0
$\begingroup$

Any one know of work on non-periodic but deterministic power signals? Now one member in this class would be the quasi periodic signals. I wonder if there is a generalized Fourier analysis of non-periodic deterministic power signals.

$\endgroup$
  • $\begingroup$ Fourier analysis does apply to non-periodic signals... The spectrum is just continuous rather than discrete. The conditions of existence of the Fourier transform of a signal is that it has to be deterministic and can be integrated on $\mathbb{R}$ or $\mathbb{C}$ $\endgroup$ – Florent Jul 20 '17 at 1:54
  • $\begingroup$ Also a generalisation of the Fourier transform is the Laplace transform (cf wikipedia) $\endgroup$ – Florent Jul 20 '17 at 1:57
  • $\begingroup$ I talk about a power signal here. Fourier transforms are only defined for some energy signals. $\endgroup$ – John Woods Jul 21 '17 at 15:06
2
$\begingroup$

Consider the signal $$x(t) = \sum_{n=-\infty}^\infty \operatorname{rect}(t-n)\sin(2\pi nt)$$ which consists of $|n|$ periods of the signal $\sin(2\pi nt)$ in the interval $\left(n-\frac 12,n+\frac 12\right)$ for each integer $n$. Clearly, $x(t)$ is not periodic. Equally clearly, $x(t)$ is a power signal with average power $\frac 12$, and thus it is a nonperiodic but deterministic power signal. I leave it to the OP to determine whether the signal in question has a Fourier transform in the generalized sense (meaning it involves impulses) or not.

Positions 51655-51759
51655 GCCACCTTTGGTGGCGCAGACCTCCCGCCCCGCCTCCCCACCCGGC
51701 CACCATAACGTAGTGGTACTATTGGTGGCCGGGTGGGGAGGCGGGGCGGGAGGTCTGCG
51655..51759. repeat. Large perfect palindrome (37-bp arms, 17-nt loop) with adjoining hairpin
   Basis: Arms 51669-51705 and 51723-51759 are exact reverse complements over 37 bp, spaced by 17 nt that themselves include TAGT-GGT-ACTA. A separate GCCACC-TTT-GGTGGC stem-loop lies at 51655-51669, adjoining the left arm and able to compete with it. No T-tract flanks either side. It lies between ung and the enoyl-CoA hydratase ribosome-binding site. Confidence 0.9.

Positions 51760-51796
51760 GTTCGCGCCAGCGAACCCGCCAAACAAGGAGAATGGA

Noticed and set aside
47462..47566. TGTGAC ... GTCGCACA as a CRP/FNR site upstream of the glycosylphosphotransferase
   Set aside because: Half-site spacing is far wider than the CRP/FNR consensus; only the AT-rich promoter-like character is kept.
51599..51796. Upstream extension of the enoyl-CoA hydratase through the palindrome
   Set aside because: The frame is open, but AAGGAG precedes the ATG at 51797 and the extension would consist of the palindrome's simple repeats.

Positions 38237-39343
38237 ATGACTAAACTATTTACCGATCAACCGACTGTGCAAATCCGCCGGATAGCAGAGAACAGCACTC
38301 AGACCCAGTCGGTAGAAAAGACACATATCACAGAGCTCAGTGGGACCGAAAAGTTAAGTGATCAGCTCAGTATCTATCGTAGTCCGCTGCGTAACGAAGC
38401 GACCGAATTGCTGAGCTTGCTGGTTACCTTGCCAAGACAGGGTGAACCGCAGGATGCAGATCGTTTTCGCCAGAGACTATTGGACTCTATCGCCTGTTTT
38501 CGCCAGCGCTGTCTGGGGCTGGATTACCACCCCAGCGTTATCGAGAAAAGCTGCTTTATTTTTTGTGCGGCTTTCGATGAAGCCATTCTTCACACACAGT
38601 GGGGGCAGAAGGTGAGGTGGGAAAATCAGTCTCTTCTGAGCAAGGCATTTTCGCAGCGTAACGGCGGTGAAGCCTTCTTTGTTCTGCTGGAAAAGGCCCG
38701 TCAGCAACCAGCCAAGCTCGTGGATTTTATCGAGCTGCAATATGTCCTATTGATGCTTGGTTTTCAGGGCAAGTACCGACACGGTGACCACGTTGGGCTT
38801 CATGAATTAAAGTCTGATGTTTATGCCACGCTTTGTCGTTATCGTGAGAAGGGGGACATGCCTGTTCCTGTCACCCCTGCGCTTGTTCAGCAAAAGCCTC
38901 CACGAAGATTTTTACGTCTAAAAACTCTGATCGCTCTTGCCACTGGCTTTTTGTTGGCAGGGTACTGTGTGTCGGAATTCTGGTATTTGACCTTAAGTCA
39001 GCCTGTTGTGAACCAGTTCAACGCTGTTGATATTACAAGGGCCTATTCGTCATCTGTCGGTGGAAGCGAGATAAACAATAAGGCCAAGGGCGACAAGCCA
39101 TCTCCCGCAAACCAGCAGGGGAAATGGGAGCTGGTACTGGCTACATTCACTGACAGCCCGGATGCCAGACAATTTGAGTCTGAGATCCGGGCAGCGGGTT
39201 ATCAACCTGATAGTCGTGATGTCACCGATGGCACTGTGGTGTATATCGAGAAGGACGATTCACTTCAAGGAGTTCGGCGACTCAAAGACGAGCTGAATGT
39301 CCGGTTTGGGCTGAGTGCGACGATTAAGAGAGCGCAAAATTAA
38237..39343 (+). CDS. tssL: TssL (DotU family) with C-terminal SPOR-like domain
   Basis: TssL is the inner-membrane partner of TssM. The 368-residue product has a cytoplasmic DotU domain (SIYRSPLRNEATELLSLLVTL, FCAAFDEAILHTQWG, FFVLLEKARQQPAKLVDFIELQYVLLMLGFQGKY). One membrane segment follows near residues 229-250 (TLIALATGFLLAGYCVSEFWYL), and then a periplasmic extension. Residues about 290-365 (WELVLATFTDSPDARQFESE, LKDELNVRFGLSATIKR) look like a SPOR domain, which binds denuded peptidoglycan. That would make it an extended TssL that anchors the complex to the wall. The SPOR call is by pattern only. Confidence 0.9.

| improve this answer | |
$\endgroup$
  • $\begingroup$ $x(t)$ is even continuous, but the derivatives are not at the $\operatorname{rect}(\cdot)$ boundaries. how 'bout this one? : $$x(t) = \sum_{n=-\infty}^\infty e^{-\pi(t-n)^2} \sin(2\pi nt)$$ $\endgroup$ – robert bristow-johnson Jul 17 '18 at 2:27
  • $\begingroup$ These last two proposals seem to qualify for non-periodic power signals. Now is there a generalized Fourier analysis to represent either or both of these? $\endgroup$ – John Woods Jul 18 '18 at 14:41
  • $\begingroup$ Short-Time Fourier Transform (STFT) ? $\endgroup$ – robert bristow-johnson Jul 18 '18 at 19:19
0
$\begingroup$

Chaotic Time Series are deterministic but not information preserving. The term orbit is often used because they have cycles but are not periodic.

http://sprott.physics.wisc.edu/chaostsa/

| improve this answer | |
$\endgroup$

Your Answer

By clicking “Post Your Answer”, you agree to our terms of service, privacy policy and cookie policy

Not the answer you're looking for? Browse other questions tagged or ask your own question.